The concert and the live album (The Beatles at the Budokan, Tokyo) it spawned are famous. But what is less well known is that Japan’s most notorious author Yukio Mishima (1925-1970) attended the celebrated concert with Shusaku Endo (1913-1996), a highly regarded Christian writer, and Hiroshi Akutagawa (1920-1981), the grandson of Ryunosuke Akutagawa (1892-1927), after whom the Akutagawa Prize, one of Japan’s most important literary awards, is named.

    This unusual literary troupe, two of whom where in their 40s, were reportedly more interested in the cult-like hysteria of the fans and the “religious” euphoria of the event than the lyrics of the songs such as Day Tripper, Yesterday and Paperback Writer that were performed.

    Reportedly, Mishima was unimpressed and the experience of  the Fab Four and their noisy fans was not to elicit any kind of memorable or lasting literary response from this esteemed group of writers.

    The Beatles, in fact, played three concerts at the Budokan and still possessed the look of their early years with their ‘mop-top’ hairstyles. It was actually one of the last times the group were filmed with this early look and image, that like The Beatles themselves, Japan took to heart.

    It has been said that, despite what the three observers with their fine literary pedigree may have thought at the time, the concerts were an important cultural moment in Japan’s post-war renewal. Some go as far as arguing that it helped inspire and contribute to Japan’s extraordinary economic optimism and subsequent boom in the 1980s.

    What is indisputable is the cultural response. It was significant and can be observed by the number of tribute bands that have followed in the concerts’ wake.

    And many of Japan’s next generation of authors, often dubbed as the first generation of postmodern authors, count themselves as major Beatles fans. This includes the likes of Soji Shimada, one of Japan’s most famous mystery writers, who says he still dreams of singing a duet with Paul McCartney – but in a Tokyo karaoke parlour rather than on stage at the Budokan.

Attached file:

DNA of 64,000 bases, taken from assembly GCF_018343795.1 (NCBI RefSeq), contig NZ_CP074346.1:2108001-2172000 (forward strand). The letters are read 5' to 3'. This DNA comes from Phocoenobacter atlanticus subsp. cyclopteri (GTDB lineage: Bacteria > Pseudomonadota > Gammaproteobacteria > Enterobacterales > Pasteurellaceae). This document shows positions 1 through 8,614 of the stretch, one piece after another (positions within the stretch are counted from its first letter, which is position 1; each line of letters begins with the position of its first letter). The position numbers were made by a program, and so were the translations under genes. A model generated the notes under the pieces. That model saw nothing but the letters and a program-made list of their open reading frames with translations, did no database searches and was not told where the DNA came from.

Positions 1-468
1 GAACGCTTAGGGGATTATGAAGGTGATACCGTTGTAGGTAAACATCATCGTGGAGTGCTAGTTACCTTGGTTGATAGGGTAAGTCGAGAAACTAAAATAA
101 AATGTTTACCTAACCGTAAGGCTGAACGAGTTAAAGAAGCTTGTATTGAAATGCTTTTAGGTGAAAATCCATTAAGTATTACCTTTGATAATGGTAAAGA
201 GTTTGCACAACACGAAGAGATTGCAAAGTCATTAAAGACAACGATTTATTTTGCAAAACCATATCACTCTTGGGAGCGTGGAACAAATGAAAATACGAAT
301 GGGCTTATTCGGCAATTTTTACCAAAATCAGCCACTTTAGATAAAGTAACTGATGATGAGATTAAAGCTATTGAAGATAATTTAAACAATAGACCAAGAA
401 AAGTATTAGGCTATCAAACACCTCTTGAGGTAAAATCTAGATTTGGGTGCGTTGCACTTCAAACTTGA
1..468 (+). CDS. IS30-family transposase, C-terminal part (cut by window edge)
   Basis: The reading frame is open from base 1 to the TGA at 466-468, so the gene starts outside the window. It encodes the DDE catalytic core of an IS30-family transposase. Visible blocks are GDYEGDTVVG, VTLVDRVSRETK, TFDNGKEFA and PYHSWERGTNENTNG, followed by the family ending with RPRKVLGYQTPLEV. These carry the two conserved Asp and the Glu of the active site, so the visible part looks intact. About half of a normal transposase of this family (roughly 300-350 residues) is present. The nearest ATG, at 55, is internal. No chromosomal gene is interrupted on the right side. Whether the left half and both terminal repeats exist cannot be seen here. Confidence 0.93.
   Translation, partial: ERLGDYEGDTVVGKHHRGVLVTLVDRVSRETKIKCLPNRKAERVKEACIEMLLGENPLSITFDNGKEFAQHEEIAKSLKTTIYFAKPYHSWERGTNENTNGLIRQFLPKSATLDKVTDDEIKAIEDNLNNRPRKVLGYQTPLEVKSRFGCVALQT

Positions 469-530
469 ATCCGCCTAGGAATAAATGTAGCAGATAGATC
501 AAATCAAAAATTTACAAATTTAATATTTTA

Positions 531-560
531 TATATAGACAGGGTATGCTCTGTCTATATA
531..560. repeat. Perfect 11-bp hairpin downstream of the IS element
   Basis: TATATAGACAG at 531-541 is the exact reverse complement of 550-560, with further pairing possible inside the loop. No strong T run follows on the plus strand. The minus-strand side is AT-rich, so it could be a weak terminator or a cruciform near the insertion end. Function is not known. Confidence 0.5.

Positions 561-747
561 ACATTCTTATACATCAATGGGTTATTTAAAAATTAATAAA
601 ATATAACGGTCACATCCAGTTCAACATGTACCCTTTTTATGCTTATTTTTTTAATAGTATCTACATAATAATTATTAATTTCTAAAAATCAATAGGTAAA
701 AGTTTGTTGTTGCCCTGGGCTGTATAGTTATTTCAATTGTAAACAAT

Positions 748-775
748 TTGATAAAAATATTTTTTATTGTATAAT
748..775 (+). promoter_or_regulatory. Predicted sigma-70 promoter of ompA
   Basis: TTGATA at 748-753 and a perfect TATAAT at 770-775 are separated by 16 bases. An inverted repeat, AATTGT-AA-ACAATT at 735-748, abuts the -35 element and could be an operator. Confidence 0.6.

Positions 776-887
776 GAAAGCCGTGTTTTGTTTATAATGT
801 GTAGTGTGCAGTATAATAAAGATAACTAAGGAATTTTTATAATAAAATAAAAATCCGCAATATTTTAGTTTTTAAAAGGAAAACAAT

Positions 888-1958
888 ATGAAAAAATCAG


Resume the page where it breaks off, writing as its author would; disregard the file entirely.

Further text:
Another author, Haruki Murakami titled his 1987 breakthrough novel, Norwegian Wood after the title of the Beatles track of the same name released in 1965 by the band as Norwegian Wood (This Bird Has Flown).

    And one of his recent works, a short story, which was adapted for film in 2021 is titled after another Beatles songs Drive My Car.

    Two famous Japanese authors and the grandson of another, after whom Japan’s most prestigious literary prize is named, attended the famous Beatles concert at the Budokan in 1966 Posted by Richard Nathan
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    Cross-dressing and transgenderism were popular themes in late Edo Japanese literature[UPDATED: 8-9-2021]

    Japan’s Edo period began in 1603 and ended in 1868. It was a peaceful and prosperous period during which Japan was ruled by the Tokugawa Shoguns; was isolated from the world; and adhered to strict rigid social hierarchies, which were very much the order of the day.